• In some communities, quilting clubs can assist with classroom projects. Such a group may be able to help your students create a real quilt. A discussion of quilt making in the classroom as well as helpful tips can be found at America Quilts: Quilts in the Classroom, available through a link from the EDSITEment resource Africans in America.
  • Through the EDSITEment-reviewed website American Memory, students can view many additional images of contemporary quilts. Each of the images is accompanied by the artist's explanation of the process involved in the making of the quilt, as well as the quilt's meaning. This collection also includes a glossary of quilting terms that could be useful for understanding how a quilt is assembled.
  • 59 Hoover Schools, a special section of the EDSITEment resource Digital Classroom, features a quilt from the Hoover Presidential Library, depicting the 59 schools named for Herbert Hoover. Your class might be interested in viewing these student-made quilts, and might also like to design a quilt square for their school. Perhaps there are other schools around the nation with the same name as your school.
Selected EDSITEment Websites
National Park Service: Links to the Past

Other Resources:

The recent film "How to Make an American Quilt" (1995), based on Whitney Otto's novel of the same name, has several scenes of women sitting together to stitch a quilt. Students might gain a visual image of what is involved in quilting by viewing brief clips from that film.

Recommended reading from American Memory

  • Brial, Raymond. With Needle and Thread. Boston: Houghton Mifflin, 1996.
  • Coerr, Eleanor. The Josafina Story Quilt. New York: Harper & Row, 1986.
  • Lyons, Mary. Stitching Stars: The Story Quilts of Harriet Powers. New York: Aladdin Paperbacks, 1997.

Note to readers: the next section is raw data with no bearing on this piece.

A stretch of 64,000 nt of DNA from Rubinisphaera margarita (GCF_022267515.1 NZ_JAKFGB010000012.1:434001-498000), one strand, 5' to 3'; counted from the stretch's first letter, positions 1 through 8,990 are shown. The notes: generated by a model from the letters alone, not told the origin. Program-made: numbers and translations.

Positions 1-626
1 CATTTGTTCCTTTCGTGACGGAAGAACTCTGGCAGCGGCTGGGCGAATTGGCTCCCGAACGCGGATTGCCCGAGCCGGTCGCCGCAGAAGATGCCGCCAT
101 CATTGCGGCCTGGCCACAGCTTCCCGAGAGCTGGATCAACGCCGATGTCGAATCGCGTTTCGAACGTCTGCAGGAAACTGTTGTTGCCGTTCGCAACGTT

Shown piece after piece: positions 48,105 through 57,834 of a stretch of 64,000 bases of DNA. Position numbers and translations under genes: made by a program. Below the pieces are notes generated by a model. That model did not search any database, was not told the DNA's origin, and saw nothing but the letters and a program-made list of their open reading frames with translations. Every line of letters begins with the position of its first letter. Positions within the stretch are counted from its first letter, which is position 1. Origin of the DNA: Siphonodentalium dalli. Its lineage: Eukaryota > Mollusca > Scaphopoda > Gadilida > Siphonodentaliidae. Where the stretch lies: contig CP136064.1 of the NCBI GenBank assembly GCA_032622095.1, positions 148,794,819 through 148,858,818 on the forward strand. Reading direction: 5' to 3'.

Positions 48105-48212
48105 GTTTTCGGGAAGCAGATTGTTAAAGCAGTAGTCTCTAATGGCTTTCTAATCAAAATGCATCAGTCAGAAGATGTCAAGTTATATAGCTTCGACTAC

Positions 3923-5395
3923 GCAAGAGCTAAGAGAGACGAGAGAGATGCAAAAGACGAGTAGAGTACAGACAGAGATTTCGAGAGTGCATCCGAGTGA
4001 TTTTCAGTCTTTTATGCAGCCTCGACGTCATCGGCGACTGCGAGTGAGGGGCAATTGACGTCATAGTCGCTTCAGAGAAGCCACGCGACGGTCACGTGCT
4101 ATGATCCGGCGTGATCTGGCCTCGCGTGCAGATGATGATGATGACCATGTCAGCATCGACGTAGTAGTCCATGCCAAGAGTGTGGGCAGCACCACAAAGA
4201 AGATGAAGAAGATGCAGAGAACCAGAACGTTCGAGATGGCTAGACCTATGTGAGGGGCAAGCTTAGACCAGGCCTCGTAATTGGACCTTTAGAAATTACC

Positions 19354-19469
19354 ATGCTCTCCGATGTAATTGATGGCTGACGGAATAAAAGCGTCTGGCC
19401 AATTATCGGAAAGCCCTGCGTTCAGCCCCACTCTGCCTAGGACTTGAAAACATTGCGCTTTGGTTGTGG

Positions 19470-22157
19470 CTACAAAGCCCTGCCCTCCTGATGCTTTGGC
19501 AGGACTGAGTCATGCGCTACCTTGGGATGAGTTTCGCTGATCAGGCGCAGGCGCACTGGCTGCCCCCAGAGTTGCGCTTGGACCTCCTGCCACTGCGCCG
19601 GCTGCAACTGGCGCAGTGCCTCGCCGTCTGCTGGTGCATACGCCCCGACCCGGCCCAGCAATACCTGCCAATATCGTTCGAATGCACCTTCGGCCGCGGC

From Women of the West Museum

  • Turner, Ann. Sewing Quilts. New York: Macmillan Publishing Company, 1994. Illus. by Thomas B. Allen. "Pioneer girl sees pieces of her life sewn into quilts that she, her mother and sister create."

From The New York Public Library On-Lion for Kids, a link from Internet Public Library

  • Flournoy, Valerie. The Patchwork Quilt. Illustrated by Jerry Pinkney. Dial Books, 1985 (ISBN 803700989). "Using scraps cut from the family's old clothing, Tanya helps her grandmother and mother make a beautiful quilt that tells the story of her family's life."

Other recommendations:

  • Guback, Georgia. Luka's Quilt. (Reading level: Ages 4-7)
  • Hines, Anna Grossnickle. Pieces: A Year in Poems & Quilts.
  • Johnston, Tony and Tomie DePaola. The Quilt Story.
  • Jonas, Ann. The Quilt. (Reading level: Ages 4-8)
  • Paul, Ann Whitford and Jeanette Winter (Illustrator). Eight Hands Round: A Patchwork Alphabet.
  • Polacco, Patricia. The Keeping Quilt. School & Library Binding, 1994. (Reading level: Ages 4-8)
  • Ringgold, Faith. Tar Beach.

The Basics

Time Required

3 class periods

Subject Areas
  • History and Social Studies > People > African American
  • History and Social Studies
  • Art and Culture > Medium > Visual Arts
  • History and Social Studies > Themes > Civil Rights
  • History and Social Studies > U.S. > Expansion and Reform (1801-1861)
  • Art and Culture > Subject Matter > Folklore
  • History and Social Studies > Themes > Culture
  • History and Social Studies > U.S. History
  • History and Social Studies > People > Women
  • Art and Culture
  • Analysis
  • Oral presentation skills
  • Representing ideas and information orally, graphically and in writing
  • Using primary sources
  • Visual art analysis